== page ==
What you need to know
- Google has reportedly been siphoning data from Ascension since the last year.
- The data shared includes lab results, diagnoses, hospitalization records, and personal information.
- Patients were not informed of the data-sharing agreement, though Google claims the initiative is fully compliant with federal law.
Updated November 13:
Google has denied (via Bloomberg) it is using the data provided by Ascension to carry out artificial intelligence research, or performing additional processing on the data beyond basic storage and search functionality. The company's top cloud and health execs stated that the partnership with Ascension pertains only to building an internal search engine to aggregate the healthcare provider's disparate records. "That's all we're allowed to do and that's all we are doing," said David Feinberg, VP of Health at Google.
Google Cloud CEO Thomas Kurian also chimed in to clarify that the company's employees do not have access to raw patient records:
All data is logically siloed to Ascension and housed within a virtual private space encrypted with dedicated keys. Google does not sell, share or otherwise combine data from Ascension with any other data.
He also noted that while the company's collaboration with Ascension does not pertain to artificial intelligence research in the first place, when the company does create machine learning models with user data, it makes it a point to anonymize the records that are fed in:
We never actually have Google employees understand individual patients' data when it goes into the model. We have other technologies that de-identify it.
If Google's recent decision to acquire Fitbit has you in knots, your anxiety about the safety of your data may be justified. As The Wall Street Journal reports, the search giant has secretly been accumulating the health data of millions of Americans from 21 different states, in partnership with Ascension, all without patients' knowledge.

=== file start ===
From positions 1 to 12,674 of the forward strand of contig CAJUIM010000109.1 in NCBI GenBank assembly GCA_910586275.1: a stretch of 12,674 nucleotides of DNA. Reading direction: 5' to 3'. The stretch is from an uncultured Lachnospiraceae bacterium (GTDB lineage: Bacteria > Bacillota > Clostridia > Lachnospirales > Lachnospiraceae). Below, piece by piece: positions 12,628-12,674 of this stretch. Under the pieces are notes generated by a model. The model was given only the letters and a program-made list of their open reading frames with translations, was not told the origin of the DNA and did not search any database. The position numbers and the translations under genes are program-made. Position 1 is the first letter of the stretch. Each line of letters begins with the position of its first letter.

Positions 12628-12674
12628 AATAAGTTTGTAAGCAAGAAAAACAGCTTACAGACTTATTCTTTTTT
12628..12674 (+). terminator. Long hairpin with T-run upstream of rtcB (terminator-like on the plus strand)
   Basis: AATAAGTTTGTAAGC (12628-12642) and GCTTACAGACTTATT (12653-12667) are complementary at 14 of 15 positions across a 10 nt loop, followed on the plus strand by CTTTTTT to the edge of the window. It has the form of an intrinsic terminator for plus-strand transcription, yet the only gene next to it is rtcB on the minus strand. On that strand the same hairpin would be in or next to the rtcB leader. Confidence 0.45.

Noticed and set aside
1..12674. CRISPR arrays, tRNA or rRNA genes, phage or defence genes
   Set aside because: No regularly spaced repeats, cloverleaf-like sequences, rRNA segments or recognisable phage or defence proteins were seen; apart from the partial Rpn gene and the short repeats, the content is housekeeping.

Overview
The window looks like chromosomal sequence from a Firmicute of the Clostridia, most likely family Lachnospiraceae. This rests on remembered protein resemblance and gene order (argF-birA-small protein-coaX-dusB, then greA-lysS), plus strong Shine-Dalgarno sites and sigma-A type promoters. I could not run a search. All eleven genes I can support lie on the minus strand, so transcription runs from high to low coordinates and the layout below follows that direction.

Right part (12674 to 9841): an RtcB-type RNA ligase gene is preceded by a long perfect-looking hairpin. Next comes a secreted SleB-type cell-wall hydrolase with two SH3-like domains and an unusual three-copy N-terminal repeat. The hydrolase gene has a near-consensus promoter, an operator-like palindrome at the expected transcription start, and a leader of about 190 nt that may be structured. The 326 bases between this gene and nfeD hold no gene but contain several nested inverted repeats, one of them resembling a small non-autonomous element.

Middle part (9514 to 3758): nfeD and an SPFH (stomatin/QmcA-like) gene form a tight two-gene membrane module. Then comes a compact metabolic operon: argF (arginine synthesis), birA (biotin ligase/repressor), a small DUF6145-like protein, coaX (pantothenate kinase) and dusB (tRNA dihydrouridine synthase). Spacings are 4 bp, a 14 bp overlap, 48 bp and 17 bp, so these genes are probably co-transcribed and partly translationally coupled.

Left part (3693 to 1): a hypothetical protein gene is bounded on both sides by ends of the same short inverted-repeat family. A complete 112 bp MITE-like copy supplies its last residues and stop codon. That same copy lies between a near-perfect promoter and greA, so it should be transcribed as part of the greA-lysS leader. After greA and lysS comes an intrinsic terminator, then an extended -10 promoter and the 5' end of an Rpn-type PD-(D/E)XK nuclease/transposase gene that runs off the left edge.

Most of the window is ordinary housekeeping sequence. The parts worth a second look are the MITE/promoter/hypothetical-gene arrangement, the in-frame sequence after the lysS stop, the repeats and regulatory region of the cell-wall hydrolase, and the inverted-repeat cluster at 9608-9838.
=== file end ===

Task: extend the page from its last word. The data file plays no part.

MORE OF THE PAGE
Ascension is the second-largest healthcare system in the U.S. and operates more than 2,600 care sites across 20 U.S. states and the District of Columbia, presumably the 21 locales the WSJ report refers to. The extent of the information sharing between the two was extensive, with the story noting:
"The data involved in Project Nightingale encompasses lab results, doctor diagnoses and hospitalization records, among other categories, and amounts to a complete health history, including patient names and dates of birth."
Google claims its program, nicknamed 'Project Nightingale,' is entirely legal under federal law and wholly compliant with the Health Insurance Portability and Accountability Act (or HIPAA), the marquee legislation dealing with health care data. While the law does allow healthcare providers like Ascension to share data with other organizations without informing patients, the scope of this information sharing is ideally restricted "only to help the covered entity carry out its health care functions."
At least 150 Google employees are said to have sweeping access to millions of users' data, with these individuals employed across the spectrum of Alphabet companies and projects. The company aims to use its burgeoning cloud wing to apply AI processing on the collected data in order to identify possible changes to the care plans for individual patients. It also aims to serve as an aggregation service for healthcare data, which has historically been mostly decentralized.
The report paints Ascension's motives as partly altruistic and partly material, suggesting that while the program does enable it to provide better care to its patients, part of the reasoning behind its willingness to share patient data with Google may have been a desire to maximize profits per patient.
Ascension noted the following as part of a statement released after the publication of the story:
"All work related to Ascension's engagement with Google is HIPAA compliant and underpinned by a robust data security and protection effort and adherence to Ascension's strict requirements for data handling."
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